The Suzuki–Miyaura cross coupling reaction uses a metal catalyst to create carbon–carbon bonds from organoboron reagents and organo(pseudo)halides. By careful adjustment of the ligand system, solvents, and other additives, this reaction can couple a diverse range of sp-, sp2-, and sp3-hybridized organoboron and organo(pseudo)halide reactants. The Suzuki–Miyaura cross coupling reaction has become preeminent in both small- and large-scale synthesis owing to its mild reaction conditions, predictable stereochemical outcomes, chemoselectivity, functional-group compatibility, and use of relatively non-toxic and air-stable starting materials.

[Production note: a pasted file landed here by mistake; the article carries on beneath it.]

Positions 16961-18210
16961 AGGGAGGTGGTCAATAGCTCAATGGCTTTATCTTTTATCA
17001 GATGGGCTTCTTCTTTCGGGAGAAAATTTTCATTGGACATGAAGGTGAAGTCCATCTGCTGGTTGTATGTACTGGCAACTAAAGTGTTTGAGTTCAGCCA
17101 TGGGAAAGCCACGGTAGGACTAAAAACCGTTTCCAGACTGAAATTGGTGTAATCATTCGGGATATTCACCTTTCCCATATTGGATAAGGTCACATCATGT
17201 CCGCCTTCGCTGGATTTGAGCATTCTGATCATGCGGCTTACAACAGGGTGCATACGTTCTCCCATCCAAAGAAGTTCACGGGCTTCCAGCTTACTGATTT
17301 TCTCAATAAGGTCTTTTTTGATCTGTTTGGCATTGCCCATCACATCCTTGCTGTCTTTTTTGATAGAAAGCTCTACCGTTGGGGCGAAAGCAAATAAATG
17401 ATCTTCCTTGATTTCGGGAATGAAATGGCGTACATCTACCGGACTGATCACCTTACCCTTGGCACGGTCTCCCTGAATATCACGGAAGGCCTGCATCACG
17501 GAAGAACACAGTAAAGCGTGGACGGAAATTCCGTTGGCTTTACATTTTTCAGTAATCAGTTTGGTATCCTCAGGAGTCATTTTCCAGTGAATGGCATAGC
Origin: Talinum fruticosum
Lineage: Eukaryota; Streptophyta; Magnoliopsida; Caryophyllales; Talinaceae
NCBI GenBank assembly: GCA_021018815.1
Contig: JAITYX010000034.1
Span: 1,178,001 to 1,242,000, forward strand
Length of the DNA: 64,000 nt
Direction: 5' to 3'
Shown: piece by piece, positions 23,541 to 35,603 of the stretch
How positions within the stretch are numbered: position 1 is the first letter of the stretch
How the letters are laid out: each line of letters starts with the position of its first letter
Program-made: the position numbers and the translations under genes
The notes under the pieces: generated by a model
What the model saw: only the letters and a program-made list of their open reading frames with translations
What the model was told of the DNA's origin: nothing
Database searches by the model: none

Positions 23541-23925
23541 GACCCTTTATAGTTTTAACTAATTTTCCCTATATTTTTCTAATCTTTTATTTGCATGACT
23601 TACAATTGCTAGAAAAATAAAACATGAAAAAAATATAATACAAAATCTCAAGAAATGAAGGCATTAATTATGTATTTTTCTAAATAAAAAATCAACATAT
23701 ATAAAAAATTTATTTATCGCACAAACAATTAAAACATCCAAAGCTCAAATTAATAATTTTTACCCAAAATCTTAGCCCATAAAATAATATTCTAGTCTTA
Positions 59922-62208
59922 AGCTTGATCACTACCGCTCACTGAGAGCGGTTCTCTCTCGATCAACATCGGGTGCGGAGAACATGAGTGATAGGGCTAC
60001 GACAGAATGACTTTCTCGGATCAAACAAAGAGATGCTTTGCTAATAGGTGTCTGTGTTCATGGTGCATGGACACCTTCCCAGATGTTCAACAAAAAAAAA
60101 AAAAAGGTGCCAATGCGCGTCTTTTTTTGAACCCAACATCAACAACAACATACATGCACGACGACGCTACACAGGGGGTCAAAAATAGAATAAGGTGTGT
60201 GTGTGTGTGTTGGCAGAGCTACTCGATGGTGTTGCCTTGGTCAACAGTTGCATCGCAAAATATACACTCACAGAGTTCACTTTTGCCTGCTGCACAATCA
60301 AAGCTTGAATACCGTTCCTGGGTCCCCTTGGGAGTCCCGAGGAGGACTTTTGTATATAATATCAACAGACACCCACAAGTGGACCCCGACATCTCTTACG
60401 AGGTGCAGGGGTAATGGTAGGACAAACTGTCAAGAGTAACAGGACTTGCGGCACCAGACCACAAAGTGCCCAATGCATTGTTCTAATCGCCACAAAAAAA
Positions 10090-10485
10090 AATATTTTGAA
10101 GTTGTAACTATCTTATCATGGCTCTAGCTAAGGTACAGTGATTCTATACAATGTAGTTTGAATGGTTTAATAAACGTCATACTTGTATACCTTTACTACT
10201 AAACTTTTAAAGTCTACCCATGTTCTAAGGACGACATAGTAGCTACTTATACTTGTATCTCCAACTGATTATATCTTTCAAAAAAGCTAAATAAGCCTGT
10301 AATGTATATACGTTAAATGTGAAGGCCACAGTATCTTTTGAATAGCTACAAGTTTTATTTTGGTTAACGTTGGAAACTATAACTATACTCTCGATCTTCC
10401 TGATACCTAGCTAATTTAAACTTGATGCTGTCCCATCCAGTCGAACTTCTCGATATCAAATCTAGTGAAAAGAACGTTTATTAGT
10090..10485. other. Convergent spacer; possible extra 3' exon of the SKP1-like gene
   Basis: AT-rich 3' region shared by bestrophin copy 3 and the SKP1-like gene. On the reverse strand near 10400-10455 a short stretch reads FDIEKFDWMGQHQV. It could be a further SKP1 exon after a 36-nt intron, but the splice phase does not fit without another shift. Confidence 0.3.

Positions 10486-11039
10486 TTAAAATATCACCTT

This chapter describes the theoretical and practical aspects of the palladium-catalyzed Suzuki–Miyaura cross-coupling reaction. A broad overview of the reaction mechanism and scope is described, with selected examples of how mechanistic insights have enabled progress in the development of this coupling reaction. Examples include early reaction discovery as well as modern applications in synthesis using a diverse array of organoboron and organo(pseudo)halide reactants, and on scales that range from milligram to multi-kilogram. Tabular surveys are organized by the structure of the transferable group attached to boron as the primary rubric (alkyl, alkenyl, aryl, alkynyl, then heterocyclic), with the structure of the electrophile as the secondary rubric. Selected literature is covered from the seminal paper in 1979 to mid-2018.